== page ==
(From the Back Cover) Configuration management (CM) is an important, but often neglected, practice that allows application developers and project managers to better identify potential problems, manage changes, and track the progress of software projects. An effective CM strategy—one that adheres to the practice's complexity while harnessing its depth—can be the cornerstone of fast, flexible development. However, CM practitioners often rely too heavily on commercial CM tools, and fail to understand the concept as a whole. While CM is not an easy discipline, it need not be a difficult one.
Configuration Management Principles and Practice explains the elements and benefits of a sound CM strategy and shows how to put that strategy into action. Through configuration examples and recommendations drawn from the authors' considerable experience, this practical guide will help readers to better manage and deliver projects.
Key topic coverage includes:
* Incorporating CM into the overall development process
* Relating test cases to requirements and tracking, assessing, and reporting on testing
* Tracing product changes
* Applying CM in different environments, including agile, iterative, integrated-product, and sequential development methods
* Employing CM in projects, large and small, for safety-critical, composite, multiplatform, and multivariant systems
* Managing multisite development
* Serving cross-organizational functions
* Integrating different CM tools
* Improving CM processes
A comprehensive guide to the current state of CM, the text begins with an introduction to fundamental CM principles and activities and then illustrates how each can be tailored to meet a development organization's unique needs. In short, this easy-to-use reference will give organizations and individuals the tools they need to insure the integrity of their products and effectively manage the evolution of their systems.
Review By: Anthony R. Pugh 09/15/2003This book is ideal for the executive who knows nothing about Configuration Management, and for the old pro that has been at it for years. The author covers the full spectrum of Configuration Management, everything from explaining what configuration management means, all the way to the different models for improving CM. For the novice it is an invaluable guide to understanding what is required from an organization to setup a CM program.
In Parts 1 through 4, the basics of configuration management, such as identification, storage, change control, and status reporting are covered. As the reader progresses through the text, they will understand how configuration management fits in with Maturity Models and International Standards (i.e. CMMI, SPICE, IEEE, and ISO). There is also a section that covers what configuration management data is, what type of data should be placed under CM, and why it is important that data should have some type of unique identifier.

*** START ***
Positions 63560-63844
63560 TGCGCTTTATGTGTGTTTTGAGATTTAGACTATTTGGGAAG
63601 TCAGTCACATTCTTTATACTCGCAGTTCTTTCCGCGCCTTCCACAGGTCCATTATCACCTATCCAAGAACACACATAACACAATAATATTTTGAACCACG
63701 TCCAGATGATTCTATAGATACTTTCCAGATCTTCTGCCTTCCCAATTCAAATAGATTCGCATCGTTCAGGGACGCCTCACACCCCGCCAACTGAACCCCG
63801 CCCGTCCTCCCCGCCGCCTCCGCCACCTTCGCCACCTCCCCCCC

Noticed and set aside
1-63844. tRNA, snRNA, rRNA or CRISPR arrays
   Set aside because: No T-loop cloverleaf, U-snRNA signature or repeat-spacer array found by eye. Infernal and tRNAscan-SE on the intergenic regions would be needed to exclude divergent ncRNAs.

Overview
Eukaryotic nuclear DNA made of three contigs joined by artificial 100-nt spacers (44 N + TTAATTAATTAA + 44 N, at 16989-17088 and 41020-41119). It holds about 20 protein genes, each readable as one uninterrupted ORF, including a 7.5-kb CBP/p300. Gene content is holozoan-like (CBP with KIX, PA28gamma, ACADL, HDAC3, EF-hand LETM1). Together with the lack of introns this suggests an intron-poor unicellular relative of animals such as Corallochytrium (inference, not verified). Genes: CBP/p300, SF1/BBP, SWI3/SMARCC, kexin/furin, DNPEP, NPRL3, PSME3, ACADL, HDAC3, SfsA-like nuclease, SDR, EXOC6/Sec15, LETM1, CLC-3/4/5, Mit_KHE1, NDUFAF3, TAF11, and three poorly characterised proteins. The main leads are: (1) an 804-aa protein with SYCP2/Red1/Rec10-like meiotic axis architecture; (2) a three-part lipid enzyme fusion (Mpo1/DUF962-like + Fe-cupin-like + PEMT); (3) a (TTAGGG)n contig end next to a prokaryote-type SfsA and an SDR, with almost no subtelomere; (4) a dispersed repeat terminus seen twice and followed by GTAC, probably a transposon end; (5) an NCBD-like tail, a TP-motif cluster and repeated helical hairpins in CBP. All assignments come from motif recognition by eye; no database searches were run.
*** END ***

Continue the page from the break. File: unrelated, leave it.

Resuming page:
Part 5 covers the aspects of Configuration Management improvement by utilizing processes and plans to gain a better understanding of the current state of a CM program and the areas for improvement. The topic of metrics is also addressed and how metrics can be used by the organization to show the cost benefits of configuration management.
In the preface, the author makes two statements: “Configuration management is not easy.” and “Configuration management is not difficult.” This book illustrates those points well. It shows that CM requires a lot of resources; resources such as people, time, and money, to properly implement a Configuration Management program. Of course, the most important resources that are essential for successfully implementing CM are people and time. The book explains how with proper control and management a CM program will run smoothly.
This book is a must for upper level management. It will show them the importance of CM within an organization and why management must champion this effort. For the coder, tester, project manager, and everyone else involved with development, this book will prove to be a source of knowledge for them. It will help define the many aspects of configuration management and how everyone fits within a configuration management program. For the configuration manager, it is a road map, a tool to utilize to make the CM program better and to identify problem areas that need correcting.
This book is ideal for the executive who knows nothing about Configuration Management and for the old pro, that has been at it for years. The author covers the full spectrum of Configuration Management, everything from explaining what the words configuration management means, all the way to the different models for improving CM. For the novice it is an invaluable guide to understanding what is required from an organization to setup a CM program.